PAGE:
An 86 year old man has become progressively unable to live - ProProfs
     

An 86-year-old man has become progressively unable to live independently for the past 10 years, and he now requires assistance with bathing, dressing, toileting, feeding, and transfers in and out of chairs and bed. On physical examination, he has no motor or sensory deficits. He cannot give the current date or state where he is. Six months later, he suddenly becomes comatose and dies. At autopsy, there is a large superficial left parietal lobe hemorrhage. Histologic examination of the brain shows numerous neocortical neuritic plaques and neurofibrillary tangles. The peripheral cerebral arteries and the core of each plaque stain positively with Congo red. Which of the following mechanisms is most likely responsible for his disease?



A. Aggregation of Aβ peptide
B. Conformational change in the prion protein (PrP)
C. Mutations in the tau gene
D. Mutations in the frataxin gene
E. Dopamine deficiency
F. Expansion of polyglutamine repeats

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Pathology Review ch 28 CNS prt 3

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John Smith

John Smith

Answered on Sep 09, 2016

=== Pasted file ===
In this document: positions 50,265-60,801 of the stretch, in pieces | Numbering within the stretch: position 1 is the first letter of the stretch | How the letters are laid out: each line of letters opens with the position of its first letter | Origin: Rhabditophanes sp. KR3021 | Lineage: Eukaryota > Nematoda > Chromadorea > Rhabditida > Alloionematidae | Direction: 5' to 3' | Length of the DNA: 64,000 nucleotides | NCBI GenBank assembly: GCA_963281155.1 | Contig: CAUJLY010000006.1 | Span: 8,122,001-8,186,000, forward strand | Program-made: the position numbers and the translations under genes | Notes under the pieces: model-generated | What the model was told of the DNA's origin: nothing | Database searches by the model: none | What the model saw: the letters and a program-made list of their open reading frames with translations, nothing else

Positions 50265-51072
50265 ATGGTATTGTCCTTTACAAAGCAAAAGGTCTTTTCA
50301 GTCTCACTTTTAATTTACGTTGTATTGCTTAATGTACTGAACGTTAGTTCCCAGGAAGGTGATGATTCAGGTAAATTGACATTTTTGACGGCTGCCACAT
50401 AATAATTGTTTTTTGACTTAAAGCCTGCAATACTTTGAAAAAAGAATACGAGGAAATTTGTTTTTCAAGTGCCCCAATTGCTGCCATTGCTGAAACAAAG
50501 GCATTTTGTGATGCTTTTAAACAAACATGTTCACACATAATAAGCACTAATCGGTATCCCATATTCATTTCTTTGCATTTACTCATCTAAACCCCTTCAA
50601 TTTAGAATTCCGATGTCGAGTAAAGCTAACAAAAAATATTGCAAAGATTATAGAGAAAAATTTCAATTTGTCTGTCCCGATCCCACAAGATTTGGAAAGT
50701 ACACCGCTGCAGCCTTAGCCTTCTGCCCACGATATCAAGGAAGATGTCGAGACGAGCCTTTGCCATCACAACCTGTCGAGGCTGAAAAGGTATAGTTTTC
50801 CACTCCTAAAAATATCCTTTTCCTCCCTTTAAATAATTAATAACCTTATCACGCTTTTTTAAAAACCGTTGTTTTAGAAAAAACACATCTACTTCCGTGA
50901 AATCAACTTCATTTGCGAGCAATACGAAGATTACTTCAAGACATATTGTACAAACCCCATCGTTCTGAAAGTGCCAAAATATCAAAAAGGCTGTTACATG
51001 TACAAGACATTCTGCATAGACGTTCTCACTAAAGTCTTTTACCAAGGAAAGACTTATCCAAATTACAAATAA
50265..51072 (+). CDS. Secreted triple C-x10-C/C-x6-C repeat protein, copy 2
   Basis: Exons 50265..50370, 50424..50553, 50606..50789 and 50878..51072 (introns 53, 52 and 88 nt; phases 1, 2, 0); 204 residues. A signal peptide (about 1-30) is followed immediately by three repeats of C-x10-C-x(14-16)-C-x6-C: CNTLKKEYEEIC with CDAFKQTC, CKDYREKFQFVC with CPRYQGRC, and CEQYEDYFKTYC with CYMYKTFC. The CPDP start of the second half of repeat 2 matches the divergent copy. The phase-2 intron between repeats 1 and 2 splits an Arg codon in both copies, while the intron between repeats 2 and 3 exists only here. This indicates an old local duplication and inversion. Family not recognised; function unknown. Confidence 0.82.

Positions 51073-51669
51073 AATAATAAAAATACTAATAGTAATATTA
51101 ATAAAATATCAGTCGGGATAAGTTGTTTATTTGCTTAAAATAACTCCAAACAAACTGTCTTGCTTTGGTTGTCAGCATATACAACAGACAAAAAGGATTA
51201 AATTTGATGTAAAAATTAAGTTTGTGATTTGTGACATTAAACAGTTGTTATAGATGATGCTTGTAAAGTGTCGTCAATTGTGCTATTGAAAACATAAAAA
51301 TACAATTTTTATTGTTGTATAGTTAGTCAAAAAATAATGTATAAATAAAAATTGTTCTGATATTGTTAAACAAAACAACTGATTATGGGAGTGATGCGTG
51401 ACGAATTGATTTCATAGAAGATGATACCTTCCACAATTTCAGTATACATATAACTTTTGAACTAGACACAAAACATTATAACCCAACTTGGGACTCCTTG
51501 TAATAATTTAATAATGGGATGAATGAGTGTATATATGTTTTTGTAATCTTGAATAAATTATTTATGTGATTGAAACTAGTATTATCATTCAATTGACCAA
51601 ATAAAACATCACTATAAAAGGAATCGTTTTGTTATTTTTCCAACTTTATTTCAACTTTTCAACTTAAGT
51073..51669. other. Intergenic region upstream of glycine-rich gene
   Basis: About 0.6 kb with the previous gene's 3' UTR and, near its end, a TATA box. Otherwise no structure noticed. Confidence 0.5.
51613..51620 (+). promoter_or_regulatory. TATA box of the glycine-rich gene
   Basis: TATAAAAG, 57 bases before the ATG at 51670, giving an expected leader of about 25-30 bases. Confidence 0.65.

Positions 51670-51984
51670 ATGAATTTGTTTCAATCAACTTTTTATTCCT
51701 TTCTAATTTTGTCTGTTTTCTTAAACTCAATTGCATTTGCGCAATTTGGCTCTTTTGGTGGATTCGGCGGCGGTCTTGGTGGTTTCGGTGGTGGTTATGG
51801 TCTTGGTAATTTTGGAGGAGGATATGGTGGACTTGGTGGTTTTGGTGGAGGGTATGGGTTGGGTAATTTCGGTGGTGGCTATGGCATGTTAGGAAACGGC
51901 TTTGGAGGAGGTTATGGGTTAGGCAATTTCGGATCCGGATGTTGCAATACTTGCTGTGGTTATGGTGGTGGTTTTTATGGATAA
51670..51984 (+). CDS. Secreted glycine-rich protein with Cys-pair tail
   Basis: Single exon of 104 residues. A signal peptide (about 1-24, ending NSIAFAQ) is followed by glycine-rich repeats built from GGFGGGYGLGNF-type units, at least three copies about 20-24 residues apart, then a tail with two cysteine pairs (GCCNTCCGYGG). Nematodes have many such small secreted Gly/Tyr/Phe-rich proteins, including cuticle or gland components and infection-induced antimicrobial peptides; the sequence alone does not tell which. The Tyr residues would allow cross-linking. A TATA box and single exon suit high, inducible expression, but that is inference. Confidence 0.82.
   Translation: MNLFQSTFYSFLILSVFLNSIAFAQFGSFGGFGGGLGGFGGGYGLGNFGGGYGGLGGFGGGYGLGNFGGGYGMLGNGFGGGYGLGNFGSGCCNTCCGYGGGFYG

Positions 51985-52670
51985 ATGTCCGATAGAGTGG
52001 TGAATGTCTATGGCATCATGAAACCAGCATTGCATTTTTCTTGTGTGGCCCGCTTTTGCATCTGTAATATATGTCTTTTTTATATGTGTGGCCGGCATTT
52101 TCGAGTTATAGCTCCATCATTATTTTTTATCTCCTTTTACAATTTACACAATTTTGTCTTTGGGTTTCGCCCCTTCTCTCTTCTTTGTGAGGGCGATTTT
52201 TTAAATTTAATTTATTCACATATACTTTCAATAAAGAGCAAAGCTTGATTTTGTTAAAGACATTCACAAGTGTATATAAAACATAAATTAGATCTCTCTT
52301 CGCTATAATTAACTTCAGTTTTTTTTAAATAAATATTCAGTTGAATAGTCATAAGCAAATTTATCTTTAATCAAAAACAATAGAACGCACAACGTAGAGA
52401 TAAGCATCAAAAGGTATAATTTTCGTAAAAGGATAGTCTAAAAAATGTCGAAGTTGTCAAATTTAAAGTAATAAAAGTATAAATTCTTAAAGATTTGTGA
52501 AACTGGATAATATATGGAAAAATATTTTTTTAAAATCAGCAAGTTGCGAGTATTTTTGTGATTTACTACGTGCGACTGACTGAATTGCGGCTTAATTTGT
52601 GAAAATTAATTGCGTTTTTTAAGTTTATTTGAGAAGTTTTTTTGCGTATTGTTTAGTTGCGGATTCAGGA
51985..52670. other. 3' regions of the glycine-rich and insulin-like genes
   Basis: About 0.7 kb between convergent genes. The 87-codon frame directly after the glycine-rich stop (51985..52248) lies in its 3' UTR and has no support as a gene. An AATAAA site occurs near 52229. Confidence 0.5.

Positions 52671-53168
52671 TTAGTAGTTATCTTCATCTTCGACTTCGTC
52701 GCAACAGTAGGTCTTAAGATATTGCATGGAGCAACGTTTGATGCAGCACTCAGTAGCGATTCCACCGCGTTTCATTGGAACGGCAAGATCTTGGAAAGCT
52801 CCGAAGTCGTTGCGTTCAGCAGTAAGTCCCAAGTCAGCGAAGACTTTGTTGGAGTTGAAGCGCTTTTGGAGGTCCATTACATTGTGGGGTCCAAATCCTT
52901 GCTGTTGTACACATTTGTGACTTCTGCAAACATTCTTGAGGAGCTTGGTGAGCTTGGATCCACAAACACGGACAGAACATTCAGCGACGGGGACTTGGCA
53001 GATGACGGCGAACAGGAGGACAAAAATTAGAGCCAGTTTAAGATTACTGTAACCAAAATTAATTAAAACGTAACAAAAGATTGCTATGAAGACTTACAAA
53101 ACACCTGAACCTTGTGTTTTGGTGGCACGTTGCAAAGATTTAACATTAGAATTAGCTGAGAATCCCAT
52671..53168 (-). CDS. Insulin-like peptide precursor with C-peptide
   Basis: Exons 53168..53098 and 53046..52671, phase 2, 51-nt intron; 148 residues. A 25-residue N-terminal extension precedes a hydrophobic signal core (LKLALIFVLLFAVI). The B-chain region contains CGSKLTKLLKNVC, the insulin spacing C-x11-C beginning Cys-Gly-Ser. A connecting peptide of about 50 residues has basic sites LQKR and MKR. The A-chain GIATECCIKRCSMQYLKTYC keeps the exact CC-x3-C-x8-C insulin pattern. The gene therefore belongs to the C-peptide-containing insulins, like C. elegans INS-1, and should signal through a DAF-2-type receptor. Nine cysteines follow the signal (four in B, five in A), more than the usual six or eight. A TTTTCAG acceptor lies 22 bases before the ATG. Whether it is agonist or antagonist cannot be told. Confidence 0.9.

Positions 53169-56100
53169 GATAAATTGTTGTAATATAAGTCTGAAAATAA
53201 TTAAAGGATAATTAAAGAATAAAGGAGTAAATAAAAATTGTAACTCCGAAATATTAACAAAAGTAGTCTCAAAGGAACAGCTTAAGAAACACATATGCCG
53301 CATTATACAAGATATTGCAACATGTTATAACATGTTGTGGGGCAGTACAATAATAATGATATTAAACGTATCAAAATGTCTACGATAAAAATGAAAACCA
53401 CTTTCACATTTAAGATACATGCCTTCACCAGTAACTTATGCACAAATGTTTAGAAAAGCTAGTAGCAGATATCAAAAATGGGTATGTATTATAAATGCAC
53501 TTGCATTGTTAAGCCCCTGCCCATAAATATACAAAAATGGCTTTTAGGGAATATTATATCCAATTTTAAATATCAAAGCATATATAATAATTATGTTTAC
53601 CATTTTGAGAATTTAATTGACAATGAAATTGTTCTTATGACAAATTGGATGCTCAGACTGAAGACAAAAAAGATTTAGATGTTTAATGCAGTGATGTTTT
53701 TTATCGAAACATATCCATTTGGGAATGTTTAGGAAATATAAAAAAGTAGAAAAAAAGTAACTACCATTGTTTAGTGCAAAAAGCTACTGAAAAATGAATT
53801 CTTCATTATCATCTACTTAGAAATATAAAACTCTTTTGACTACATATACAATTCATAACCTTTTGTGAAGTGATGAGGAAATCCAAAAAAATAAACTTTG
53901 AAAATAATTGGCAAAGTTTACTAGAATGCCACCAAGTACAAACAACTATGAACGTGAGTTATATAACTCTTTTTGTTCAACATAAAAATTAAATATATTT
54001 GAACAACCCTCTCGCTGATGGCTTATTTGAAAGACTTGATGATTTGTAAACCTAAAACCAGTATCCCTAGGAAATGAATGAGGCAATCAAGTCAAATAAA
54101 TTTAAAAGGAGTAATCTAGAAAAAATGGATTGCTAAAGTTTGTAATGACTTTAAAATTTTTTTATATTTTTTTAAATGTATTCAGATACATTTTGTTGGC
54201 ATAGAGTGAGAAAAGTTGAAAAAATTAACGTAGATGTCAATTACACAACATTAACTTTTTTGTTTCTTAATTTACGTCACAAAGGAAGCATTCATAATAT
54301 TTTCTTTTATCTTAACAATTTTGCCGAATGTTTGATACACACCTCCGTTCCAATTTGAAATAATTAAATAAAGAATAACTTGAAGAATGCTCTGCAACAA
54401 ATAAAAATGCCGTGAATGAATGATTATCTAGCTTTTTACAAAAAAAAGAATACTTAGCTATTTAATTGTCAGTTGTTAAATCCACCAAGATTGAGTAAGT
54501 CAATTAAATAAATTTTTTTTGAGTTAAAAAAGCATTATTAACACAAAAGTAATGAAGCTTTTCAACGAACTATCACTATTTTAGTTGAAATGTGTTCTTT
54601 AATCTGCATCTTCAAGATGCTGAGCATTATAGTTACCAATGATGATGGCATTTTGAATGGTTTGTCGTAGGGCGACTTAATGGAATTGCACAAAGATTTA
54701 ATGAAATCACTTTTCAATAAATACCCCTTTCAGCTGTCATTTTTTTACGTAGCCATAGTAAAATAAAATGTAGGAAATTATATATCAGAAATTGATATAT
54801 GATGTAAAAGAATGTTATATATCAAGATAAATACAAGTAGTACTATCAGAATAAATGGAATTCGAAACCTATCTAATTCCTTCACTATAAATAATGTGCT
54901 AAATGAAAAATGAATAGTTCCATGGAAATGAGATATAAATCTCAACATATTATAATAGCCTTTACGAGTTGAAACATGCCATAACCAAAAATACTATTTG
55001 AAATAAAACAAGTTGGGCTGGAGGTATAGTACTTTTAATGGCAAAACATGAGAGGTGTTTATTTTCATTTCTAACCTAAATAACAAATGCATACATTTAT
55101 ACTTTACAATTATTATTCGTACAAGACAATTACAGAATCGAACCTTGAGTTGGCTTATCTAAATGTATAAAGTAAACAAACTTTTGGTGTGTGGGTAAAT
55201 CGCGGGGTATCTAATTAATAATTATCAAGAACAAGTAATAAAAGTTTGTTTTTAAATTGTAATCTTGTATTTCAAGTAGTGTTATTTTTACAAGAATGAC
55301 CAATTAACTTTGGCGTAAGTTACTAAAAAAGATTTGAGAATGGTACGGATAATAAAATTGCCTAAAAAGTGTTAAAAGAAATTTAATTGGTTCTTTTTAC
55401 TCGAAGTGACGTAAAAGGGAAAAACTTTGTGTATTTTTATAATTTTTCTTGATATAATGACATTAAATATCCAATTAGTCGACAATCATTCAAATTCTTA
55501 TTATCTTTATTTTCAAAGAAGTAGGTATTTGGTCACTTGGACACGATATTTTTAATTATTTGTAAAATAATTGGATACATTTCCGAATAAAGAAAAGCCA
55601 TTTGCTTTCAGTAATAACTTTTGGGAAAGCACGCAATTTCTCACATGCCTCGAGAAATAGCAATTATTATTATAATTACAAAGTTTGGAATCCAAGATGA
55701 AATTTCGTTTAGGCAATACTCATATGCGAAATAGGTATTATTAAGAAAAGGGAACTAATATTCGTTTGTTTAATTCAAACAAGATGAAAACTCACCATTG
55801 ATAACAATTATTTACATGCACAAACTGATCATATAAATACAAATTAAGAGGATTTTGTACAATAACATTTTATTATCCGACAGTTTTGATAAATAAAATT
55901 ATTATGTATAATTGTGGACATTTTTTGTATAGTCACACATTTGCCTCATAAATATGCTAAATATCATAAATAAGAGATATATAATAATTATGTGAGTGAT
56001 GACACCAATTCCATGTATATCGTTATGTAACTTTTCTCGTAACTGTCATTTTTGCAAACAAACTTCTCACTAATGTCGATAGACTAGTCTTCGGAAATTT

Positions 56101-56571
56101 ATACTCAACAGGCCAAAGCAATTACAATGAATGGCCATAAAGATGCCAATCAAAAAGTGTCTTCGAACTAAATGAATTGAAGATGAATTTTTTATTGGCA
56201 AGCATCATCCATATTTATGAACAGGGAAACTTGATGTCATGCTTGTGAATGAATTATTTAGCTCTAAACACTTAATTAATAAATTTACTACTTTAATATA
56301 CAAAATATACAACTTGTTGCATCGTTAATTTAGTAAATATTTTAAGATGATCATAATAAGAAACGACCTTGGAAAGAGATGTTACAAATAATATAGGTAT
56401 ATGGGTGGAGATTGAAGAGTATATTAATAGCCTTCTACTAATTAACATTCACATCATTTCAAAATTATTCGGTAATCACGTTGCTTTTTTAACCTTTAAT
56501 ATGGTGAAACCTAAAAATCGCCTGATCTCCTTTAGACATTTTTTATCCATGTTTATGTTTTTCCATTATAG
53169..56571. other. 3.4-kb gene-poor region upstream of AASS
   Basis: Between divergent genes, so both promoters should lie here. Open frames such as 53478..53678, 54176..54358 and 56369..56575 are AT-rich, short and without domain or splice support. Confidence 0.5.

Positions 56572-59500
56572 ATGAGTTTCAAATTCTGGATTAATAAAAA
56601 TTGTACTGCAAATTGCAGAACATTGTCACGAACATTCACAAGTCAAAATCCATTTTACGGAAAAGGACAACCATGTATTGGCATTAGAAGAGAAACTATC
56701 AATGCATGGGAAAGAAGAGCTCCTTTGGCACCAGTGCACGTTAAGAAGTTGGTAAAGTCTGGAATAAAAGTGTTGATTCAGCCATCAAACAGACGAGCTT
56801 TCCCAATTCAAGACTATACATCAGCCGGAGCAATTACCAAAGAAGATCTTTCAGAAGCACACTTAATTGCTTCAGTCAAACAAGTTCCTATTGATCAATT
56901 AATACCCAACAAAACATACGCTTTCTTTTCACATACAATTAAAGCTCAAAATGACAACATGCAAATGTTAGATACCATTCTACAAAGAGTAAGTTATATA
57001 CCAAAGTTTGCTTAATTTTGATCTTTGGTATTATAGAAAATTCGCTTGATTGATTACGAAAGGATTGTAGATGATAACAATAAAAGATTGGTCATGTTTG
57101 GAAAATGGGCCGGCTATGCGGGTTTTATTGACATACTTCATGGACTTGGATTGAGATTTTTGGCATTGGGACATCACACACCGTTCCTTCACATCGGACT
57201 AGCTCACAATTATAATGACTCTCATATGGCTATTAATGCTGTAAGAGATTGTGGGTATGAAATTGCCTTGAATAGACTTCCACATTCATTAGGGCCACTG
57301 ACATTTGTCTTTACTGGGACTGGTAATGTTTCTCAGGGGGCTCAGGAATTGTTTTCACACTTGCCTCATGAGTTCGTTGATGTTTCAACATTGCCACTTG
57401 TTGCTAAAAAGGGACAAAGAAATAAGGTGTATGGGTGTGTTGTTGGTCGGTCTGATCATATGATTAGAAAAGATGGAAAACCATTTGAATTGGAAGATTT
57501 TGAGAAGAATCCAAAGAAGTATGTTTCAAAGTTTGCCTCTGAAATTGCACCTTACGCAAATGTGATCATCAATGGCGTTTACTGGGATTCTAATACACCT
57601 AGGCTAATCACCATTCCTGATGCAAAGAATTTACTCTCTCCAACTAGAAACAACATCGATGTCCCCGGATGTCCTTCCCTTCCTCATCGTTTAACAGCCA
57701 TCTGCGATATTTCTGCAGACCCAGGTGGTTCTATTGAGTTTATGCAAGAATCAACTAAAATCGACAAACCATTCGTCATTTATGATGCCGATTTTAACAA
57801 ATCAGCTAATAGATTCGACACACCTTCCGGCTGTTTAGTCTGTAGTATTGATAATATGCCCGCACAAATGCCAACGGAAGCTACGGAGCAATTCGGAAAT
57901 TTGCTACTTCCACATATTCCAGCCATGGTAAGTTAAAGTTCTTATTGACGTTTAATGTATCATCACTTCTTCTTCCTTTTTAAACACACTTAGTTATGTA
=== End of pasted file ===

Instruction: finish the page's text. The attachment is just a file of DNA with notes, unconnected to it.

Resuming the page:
Aggregation of a peptide-(a) this patient had alzheimer disease (ad) complicated by cerebral amyloid angiopathy and terminal hemorrhagic stroke. formation and aggregation of the a peptide is now considered central to the pathogenesis of ad. a peptide is derived from abnormal processing of amyloid precursor protein (app). when app, a transmembrane protein, is cleaved by -secretase within the a sequence, followed by -secretases, a soluble nontoxic fragment is formed. cleavage of the a sequence by -secretase and then -secretase gives rise to a peptides that aggregate and form the amyloid cores that elicit a microglial and astrocytic response to form neuritic plaques. conformational change in prion protein leads to creutzfeldt-jakob disease, a rapidly progressive dementia with spongiform encephalopathy but not neuritic plaques or amyloid deposition. although abnormally phosphorylated forms of tau protein are found in neurofibrillary tangles seen in ad, there is no mutation of the tau gene, and the tangles are not considered primary in the pathogenesis of ad. mutation of the tau gene leads to frontotemporal dementia with parkinsonism. mutations in the frataxin gene lead to friedreich ataxia, an autosomal recessive progressive illness, generally beginning in the first decade of life. loss of dopaminergic neurons with deficiency of dopamine is central to the pathogenesis of parkinson disease. expansion of polyglutamine repeats owing to cag trinucleotide repeat-expansion underlies huntington disease. bp7 841843bp8 891893pbd7 13861389pbd8 13131317

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